Antibiotic Resistance – the biggest killer in 2050?
The World Health Organisation (WHO) predicts that infections by antibiotic resistant bacteria will be the biggest single killer by 2050.
Antibiotics are medicines that kill bacteria. Antibiotics can be given as pills, ointments, drops or injections. Bacteria can become resistant to antibiotics, which makes it harder to treat infections.
Bacteria are microscopic organisms that are too small to see with the naked eye. We all have lots of bacteria living in our bodies. The human body has both good bacteria (like bacteria that help you digest food and protect you from infection) and bad bacteria (the bacteria that cause diseases).
Bacteria can cause many different infections, like urinary tract infections, pneumonia, blood poisoning, skin infections and diarrhoea. Not all infections will need to be treated with antibiotics, your doctor will prescribe antibiotics only when you need to take them.
Antibiotics are medicines that kill or stop the growth of bacteria. They are used to treat infections in people, animals and sometimes plants.
Not all antibiotics are active against all types of bacteria. There are more than 15 types of antibiotics. They may be broad spectrum, which means they can kill more than one type of bacteria, or narrow spectrum, meaning they will only kill one type of bacteria.
Bacteria can become resistant to antibiotics and some bacteria are now resistant to many different antibiotics.
How antibiotic-resistant bacteria develop
When bacteria are resistant to antibiotics, it makes it harder to treat infections, and if we can’t treat infections, they can kill. Things like surgery could become very dangerous if we can’t use antibiotics to treat infections.
By using antibiotics carefully, bacteria are less likely to become resistant. That way, antibiotics will still be available when we need them now and in the future.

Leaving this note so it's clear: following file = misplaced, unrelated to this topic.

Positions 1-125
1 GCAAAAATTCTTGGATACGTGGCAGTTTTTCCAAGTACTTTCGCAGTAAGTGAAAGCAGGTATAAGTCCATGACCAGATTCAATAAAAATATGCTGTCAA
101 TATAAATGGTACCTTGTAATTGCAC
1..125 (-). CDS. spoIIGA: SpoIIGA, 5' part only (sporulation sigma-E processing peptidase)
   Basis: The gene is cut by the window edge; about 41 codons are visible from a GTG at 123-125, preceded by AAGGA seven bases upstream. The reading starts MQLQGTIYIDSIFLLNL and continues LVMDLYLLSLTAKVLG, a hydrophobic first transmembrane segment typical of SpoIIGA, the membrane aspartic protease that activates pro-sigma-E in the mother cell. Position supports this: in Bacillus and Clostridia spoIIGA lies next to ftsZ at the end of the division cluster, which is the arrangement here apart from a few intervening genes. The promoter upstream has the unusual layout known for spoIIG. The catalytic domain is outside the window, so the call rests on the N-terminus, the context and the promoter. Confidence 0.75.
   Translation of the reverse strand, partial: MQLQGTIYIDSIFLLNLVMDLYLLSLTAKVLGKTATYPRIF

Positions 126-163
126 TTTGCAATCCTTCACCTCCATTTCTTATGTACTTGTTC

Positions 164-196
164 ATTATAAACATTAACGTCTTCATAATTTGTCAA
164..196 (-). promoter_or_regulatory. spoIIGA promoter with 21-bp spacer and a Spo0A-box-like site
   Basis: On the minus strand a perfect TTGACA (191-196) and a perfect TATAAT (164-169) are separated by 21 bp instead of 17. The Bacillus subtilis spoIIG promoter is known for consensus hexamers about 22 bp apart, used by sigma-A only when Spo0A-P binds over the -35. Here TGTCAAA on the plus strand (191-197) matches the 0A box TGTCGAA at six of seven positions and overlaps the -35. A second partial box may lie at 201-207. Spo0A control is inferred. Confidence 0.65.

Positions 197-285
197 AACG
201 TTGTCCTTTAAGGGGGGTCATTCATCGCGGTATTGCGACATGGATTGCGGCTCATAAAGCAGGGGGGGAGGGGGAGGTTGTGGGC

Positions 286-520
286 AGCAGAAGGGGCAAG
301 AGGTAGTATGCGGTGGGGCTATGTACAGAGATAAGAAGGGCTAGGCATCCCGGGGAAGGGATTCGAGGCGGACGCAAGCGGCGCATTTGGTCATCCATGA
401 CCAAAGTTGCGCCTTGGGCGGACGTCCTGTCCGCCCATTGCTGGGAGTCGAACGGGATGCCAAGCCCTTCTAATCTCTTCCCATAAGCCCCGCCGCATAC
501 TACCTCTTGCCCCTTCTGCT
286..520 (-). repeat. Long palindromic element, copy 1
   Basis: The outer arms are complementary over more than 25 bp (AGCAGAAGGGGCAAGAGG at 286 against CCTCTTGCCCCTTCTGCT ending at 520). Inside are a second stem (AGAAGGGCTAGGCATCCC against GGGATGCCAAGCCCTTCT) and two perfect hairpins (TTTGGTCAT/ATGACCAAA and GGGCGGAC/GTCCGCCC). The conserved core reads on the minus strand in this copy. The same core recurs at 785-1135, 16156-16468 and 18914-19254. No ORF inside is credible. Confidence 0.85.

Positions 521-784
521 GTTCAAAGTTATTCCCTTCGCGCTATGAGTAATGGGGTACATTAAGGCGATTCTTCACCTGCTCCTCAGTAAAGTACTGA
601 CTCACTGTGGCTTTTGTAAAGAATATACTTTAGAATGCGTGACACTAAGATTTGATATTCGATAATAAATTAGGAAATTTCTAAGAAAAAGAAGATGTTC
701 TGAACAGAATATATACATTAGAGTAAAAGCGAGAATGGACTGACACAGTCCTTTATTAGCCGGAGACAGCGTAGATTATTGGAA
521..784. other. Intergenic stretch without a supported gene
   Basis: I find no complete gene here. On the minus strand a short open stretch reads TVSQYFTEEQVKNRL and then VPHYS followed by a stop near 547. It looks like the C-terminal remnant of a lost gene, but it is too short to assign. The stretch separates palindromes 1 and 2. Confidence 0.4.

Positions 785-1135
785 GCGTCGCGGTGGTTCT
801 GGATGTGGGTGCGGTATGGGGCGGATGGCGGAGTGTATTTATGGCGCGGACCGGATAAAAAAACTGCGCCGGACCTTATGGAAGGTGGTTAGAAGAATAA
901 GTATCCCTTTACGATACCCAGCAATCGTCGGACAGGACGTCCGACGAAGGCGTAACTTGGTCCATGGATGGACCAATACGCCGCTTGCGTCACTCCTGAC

Bacteria that are resistant to antibiotics are found in the community and in health care settings. Some of the more common antibiotic-resistant infections include:
- Methicillin Resistant Staphylococcus aureus (MRSA), commonly known as the hospital superbug
- Extended Spectrum Beta-Lactamase (ESBL)
- Vancomycin Resistant Enterococci (VRE)
These infections can cause a range of complications.
Who is most at risk?
Anybody can have antibiotic-resistant bacteria in their bodies (carriers) but they may never get sick.
People most at risk of illness due to resistant bacteria are those with lowered immunity such as:
- hospital patients who are elderly or very sick
- hospital patients who have an open wound (like a bedsore) or a tube going into their body (like a urinary catheter)
- people undergoing treatment for cancer.
Patients in hospital may be at risk of getting other infections that can be unrelated to their admission.
Find out more from the Ministry
- Antimicrobial resistance – information on what we’re doing to monitor and prevent the development of antibiotic-resistant bacteria in New Zealand
The image How Antibiotic Resistance Happens is used courtesy of the Centers for Disease Control and Prevention and Melissa Brower.